[aprssig] Fw: [nwaprssig] UHF 9K6 Baud vs. VHF 1200 Baud

R.M. King krm1012 at qwest.net
Thu Oct 12 13:38:15 CDT 2006

----- Original Message ----- 
From: "R.M. King" <krm1012 at qwest.net>
To: <nwaprssig at nwaprs.info>; <aprssig-request at lists.tapr.org>
Cc: <bruninga at usna.edu>
Sent: Thursday, October 12, 2006 10:45
Subject: [nwaprssig] UHF 9K6 Baud vs. VHF 1200 Baud

> For sometime now I have been puzzled by the response of several persons on 
> both the NWAPRS and National APRS sigs to UHF 9k6 Baud operations.
> I have heard:
> a)    There is a 9db penalty for using 440Mhz  vs. 144MHz. Implying this 
> is an unacceptable or significant loss in performance for APRS operations.
> b)    There is a 2db or so penalty for using G3RUH FSK vs.AFSK.  Implying 
> the wider bandwidth required by 9k6 Baud vs. 1200 Baud causes an increase 
> in noise thus causing a higher BER rate adding to performance degradation 
> at 9k6 Baud.
> c)    QSB and phase distortion are worse at the higher frequency and other 
> "complaints".
> d)    It is more difficult to get 9k6 Baud operations to work properly.
> Of course, all of this is keeping some people from trying UHF 9k6 APRS 
> operations.
> None of this seemed to agree with my three years of practical on-the-air 
> operation of a small 440.875MHz 9k6 Baud APRS network in the Puget Sound 
> area of Washington State.  My observations on both 144.390 and 440.875MHz 
> seem to point to 440.875MHz 9k6 Baud as a better choice for APRS 
> operations.
> Let me address each of the complaints I have heard.
> The 9db path loss penalty -   It is true there is a 9.7db path loss when 
> using 440.875MHz compared to 144.390MHz.  However, in every case for 
> practical operations this is NOT a significant factor.  It does NOT reduce 
> performance for distances used on Earth for APRS mobile or fixed 
> operations. The real limiter is the same for 144.390MHz as it is for 
> 440.875MHz. And that limiter is LOS distance and curvature of the Earth. 
> (slant range) The signal strength at the ANTENNA TERMINALS for a typical 
> 440 mobile reciever is well within the lower limit for an acceptable BER 
> for APRS.  A practical working range may be 20 miles.  This is true for 
> 144 and 440MHz.
> Using two identically equipped base and mobile stations on 144 and 440MHz 
> (25Watts at the base antenna, a 6db gain gain antenna at the base station, 
> a 3db gain antenna at the mobile station, and a 20 mile path), the power 
> at the mobile station antenna terminals is -55.8dbm for the 144MHz station 
> and 9.7db less or -65.5dbm at the 440MHz station.  BOTH of these signal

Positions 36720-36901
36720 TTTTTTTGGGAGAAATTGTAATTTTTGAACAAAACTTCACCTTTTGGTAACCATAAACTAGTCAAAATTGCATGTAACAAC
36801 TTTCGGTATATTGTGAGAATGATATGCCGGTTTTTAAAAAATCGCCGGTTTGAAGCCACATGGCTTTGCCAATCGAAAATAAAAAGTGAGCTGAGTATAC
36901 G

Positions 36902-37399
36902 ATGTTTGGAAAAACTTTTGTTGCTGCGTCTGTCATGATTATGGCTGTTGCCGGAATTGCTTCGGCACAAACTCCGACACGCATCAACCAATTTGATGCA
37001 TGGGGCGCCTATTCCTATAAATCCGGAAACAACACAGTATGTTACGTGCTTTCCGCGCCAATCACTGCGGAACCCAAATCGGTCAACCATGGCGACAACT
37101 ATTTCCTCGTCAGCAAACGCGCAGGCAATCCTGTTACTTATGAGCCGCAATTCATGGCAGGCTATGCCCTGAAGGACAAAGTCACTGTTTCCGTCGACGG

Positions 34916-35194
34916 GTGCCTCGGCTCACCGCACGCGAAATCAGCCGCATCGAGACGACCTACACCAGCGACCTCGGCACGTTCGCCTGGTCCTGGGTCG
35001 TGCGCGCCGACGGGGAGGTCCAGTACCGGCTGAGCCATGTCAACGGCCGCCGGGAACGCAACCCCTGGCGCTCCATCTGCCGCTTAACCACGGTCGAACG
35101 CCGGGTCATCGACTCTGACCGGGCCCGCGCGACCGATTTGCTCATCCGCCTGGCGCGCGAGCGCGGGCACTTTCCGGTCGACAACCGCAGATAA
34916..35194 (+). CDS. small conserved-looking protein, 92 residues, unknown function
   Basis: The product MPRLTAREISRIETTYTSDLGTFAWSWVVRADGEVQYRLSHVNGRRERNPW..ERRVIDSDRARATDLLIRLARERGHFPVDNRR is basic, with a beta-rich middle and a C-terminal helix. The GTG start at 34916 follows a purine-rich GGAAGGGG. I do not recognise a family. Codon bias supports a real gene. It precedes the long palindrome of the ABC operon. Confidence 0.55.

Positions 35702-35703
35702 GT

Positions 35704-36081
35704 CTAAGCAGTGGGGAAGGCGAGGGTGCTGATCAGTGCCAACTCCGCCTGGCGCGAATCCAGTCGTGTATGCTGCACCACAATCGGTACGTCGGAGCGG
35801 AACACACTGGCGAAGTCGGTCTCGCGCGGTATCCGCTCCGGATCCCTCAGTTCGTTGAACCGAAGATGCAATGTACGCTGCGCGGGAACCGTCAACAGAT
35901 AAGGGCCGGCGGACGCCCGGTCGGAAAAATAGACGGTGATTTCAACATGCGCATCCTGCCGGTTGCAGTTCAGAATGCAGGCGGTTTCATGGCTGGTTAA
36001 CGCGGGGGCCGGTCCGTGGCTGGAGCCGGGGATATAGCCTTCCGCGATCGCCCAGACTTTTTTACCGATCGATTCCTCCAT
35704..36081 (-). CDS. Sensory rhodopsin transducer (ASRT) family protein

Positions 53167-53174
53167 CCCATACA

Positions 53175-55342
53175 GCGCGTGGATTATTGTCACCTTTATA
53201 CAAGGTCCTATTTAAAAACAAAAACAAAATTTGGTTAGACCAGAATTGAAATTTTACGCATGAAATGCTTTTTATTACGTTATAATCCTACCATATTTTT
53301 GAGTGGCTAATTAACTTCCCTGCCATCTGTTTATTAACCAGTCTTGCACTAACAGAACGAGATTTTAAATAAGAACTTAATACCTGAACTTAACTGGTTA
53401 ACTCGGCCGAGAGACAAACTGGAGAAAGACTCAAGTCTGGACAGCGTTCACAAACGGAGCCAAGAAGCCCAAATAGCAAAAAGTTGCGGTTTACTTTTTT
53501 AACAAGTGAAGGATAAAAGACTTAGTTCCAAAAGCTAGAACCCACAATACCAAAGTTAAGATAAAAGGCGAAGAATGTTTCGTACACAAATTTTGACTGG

> strengths are sufficient to drive the typical FM receiver into limiting 
> enough to produce an acceptable BER for APRS.  It looks like this is true 
> even at 100 miles.  This is far beyond the slant range for most stations 
> on Earth.
> The reverse path loss (mobile to base and  mobile station using 25W) in 
> this case is 3db more.  This is still not enough to cause problems at 
> 440MHz.
> The 2db penalty for using G3RUH FSK vs. AFSK -  This breaks down to NOT a 
> conversion penalty for G3RUH FSK but a concern about BANDWIDTH in the I.F. 
> needed for the 9k6 Baud modulation vs. 1200 Baud modulation.  It turns out 
> if you use the same receiver, the bandwidth for both modulations is the 
> same.  About 15KHz.  The noise in the I.F. section is the same whether 
> 1200 Baud or 9k6 Baud is used.
> QSB, phase distortion, etc. -  These are very hard to quantify and would 
> take a lot of work to compare between 2 meter and 3/4 meter operation. 
> But let me say this;  The packet length at 9600 Baud is less than 1/3 the 
> length in time at 1200 Baud when a 200ms. TXD overhead is added to both 
> packets. This is significant for several reasons.  It means there is 60% 
> less time for all the man made things to kill an APRS packet.  Although I 
> can't put this into quantifiable units, practical experience indicates 
> this is very significant in improving APRS performance.  The shorter 
> packets do improve throughput.  There is a 3X improvement to be sure.
> It is more difficult to get 9k6 Baud operations working.  If this means 
> you must be sure your transmitter deviation is set properly with a 
> deviation meter, then it's true.  It is near impossible to set 9k6 Baud to 
> 3-kHz without a deviation meter.  It's only blind luck if one gets it 
> right without a deviation meter.  So PLEASE, don't even try without a 
> meter.
> I have measured the deviation of several D7's and D700's and have not 
> found a bad one.
> At 1200 Baud you can get away with murder.  Even an obscenely overdeviated 
> transmitter may get decoded.  But as Bob Bruninga indicated in an earlier 
> post, just taking a 1200 Baud TNC out of the box and hooking it to a 
> transmitter is VERY bad practice.  And it quite likely will be illegal. 
> You should use a good deviation meter even at 1200 Baud.
> So then.  Why try UHF and 9k6 Baud?  The big reason is throughput.  Much 
> more activity can be tolerated on a simplex channel at 9k6 Baud than 1200 
> Baud.  More net reliability is built in, NOT less as many people seem to 
> think. It improves the state of the art.  Better equipment is used, 
> generally, at 9600 Baud.
> When 144.390 finally chokes itself to death, UHF and 9k6 will still be 
> working.  Who knows, maybe the equipment manufacturers will pay attention 
> and develop gear for higher speed data operations.  One thing is for sure. 
> We can't grow if we stand still.  We can't learn new things if we don't 
> try.
> Anyone want to try 102.4K Baud APRS?
> Bob King
> krm1012 at qwest.net
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